DILLON — When Zach McRae began his first season as head coach of the Dillon Beavers last year, expectations were understandably tempered. Previous head coach Rick Nordhal had stepped down after five years, and the Beavers were looking to steady themselves after missing their first state championship game since 2011.

What ensued was an impressive season, on and off the field. The Beavers were able to win their opening playoff game against Whitefish, before an understandable loss to Billings Central, the eventual state champions.

Now, McRae is looking to take the next step. To do that, Dillon has to get back to basics.

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Jade Morast knocks down a dummy during a drill for defensive lineman during Dillon's first practice of fall.

“I think that with any year, you go right back to the basics whether you win or lose,” McRae said. “It’s always back to the process. It’s about fundamentals, getting in the weight room, it’s about doing the little things each and every year. I’ve always enjoyed that process.”

The players of Dillon also enjoy that process, apparently due to McRae’s high energy and ability to connect with players on a deeper level. For Justus Pederson, McRae is a role model who is now coaching him into his senior season as the Beavers’ starting quarterback.

“McRae is awesome,” Pederson said. “I grew up watching him when he was here. He and that those teams were so amazing to me. He came into this program and immediately knew what he was doing. He’s got a ton of energy. That’s who I wanna be. When I was a little kid, I wanted to be him when I became a Beaver.”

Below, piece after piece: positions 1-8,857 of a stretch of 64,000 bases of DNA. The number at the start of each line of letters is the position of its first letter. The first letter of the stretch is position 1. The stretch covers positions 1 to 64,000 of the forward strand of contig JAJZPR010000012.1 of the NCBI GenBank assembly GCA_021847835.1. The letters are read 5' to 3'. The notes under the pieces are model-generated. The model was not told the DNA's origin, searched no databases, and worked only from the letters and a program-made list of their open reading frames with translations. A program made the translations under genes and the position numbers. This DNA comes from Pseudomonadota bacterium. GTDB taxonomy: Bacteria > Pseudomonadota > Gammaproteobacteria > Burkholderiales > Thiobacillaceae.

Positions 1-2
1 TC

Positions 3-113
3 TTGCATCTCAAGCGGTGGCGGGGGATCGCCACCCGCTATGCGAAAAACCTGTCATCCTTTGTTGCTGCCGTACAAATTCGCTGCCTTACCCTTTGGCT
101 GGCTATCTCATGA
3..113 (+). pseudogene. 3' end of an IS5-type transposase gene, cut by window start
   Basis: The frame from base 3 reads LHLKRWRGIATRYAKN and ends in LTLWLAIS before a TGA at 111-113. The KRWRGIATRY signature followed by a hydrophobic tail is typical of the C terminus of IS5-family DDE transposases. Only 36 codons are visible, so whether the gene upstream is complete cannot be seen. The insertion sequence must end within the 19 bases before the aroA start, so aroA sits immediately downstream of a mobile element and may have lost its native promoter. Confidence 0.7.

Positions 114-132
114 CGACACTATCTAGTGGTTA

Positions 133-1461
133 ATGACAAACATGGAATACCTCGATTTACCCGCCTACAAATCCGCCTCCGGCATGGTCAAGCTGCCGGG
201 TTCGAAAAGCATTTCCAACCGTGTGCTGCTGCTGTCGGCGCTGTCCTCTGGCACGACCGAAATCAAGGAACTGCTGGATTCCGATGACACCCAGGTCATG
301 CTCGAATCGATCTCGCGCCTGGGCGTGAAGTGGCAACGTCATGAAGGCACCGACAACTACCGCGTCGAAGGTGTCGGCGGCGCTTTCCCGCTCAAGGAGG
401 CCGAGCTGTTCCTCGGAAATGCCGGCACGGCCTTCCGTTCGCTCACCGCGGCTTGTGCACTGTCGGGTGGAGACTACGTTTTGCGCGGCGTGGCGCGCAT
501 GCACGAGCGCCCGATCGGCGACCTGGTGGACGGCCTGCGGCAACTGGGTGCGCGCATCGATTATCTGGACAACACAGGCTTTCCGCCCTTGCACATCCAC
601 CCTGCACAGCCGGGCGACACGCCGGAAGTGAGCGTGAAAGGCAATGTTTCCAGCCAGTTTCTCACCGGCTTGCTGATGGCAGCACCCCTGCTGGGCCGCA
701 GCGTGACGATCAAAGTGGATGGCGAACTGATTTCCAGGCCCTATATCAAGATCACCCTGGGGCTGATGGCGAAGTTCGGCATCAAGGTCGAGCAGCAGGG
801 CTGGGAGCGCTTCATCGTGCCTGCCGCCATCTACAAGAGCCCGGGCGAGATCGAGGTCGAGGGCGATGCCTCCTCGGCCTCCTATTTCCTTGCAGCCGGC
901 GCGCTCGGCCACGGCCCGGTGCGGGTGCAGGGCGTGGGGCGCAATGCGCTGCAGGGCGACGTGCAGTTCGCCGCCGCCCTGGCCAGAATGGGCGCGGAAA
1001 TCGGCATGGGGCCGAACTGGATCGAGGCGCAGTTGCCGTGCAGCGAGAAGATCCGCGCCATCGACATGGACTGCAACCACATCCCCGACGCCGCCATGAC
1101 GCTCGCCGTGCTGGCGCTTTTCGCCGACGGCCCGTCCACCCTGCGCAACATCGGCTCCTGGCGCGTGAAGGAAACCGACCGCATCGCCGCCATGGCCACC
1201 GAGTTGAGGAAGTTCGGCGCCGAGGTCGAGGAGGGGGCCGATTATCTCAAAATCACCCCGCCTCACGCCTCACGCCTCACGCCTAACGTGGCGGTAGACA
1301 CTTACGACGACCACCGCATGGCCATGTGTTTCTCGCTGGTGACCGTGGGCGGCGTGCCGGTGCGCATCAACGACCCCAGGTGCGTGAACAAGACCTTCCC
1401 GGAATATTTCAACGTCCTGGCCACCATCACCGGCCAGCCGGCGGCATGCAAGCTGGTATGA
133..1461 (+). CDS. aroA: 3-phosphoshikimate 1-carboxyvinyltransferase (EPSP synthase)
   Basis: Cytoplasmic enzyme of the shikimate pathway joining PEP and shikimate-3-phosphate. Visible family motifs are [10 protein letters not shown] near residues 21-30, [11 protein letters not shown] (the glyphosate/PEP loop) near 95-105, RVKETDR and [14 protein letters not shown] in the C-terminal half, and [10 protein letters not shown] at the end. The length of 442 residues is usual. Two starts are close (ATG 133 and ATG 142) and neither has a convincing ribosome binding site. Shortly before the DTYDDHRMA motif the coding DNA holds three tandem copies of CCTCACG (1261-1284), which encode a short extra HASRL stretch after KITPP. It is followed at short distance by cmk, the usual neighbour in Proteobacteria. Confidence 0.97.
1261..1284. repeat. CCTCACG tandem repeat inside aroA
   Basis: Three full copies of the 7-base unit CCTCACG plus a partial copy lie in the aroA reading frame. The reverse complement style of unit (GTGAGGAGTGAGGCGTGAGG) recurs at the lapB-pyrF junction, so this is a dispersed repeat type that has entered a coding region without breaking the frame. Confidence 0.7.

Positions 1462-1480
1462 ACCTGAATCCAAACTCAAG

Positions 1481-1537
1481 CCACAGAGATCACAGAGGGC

Pederson showed serious improvement under McRae’s tutelage last season, throwing for 1635 yards and 15 touchdowns in his first season as a quarterback. McRae was pleased with Pederson, but is excited to see what a year of experience and off-the-field work will do for the senior.

“Last year, we did a lot of the base learning,” McRae said. “[Peterson] is really committed to getting better at his craft of being a quarterback. Things ought to start slowing down for him, and we’re going to shore up the footwork. We had things on both ends last year. Games where he was really successful, and some losses where we had to learn, and I think all of that has been vital for him.”

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Dillon offensive players practice on their footwork at during practice on August 16.

Pederson is one of nine seniors for the Beavers, which has already made a difference in the leadership department says McRae. The second-year coach says that having that experience and voice helps him maintain the culture he’s building in Dillon.

One of those seniors is defensive lineman Jade Morast, who recently committed his future to Montana Tech. Is he happy to have his future squared away after a 60-tackle season in 2018?

“It’s taken a bit of pressure of me,” Morast said. “Most people in their senior year are trying to figure out where they want to go. Now I can get focus on my senior season and not have to worry about trying to get colleges to come look.”

Like Pederson, Morast says McRae was a huge part of solving his future and improvement as a player, and that McRae’s relationship-building is as important as anything else happening for the Beavers.

“He’s really good with every player,” Morast said. “He connects with everyone on a personal level. He’s talking about what you’re doing off the field, getting to know who you are. I think that’s important for a coach.”

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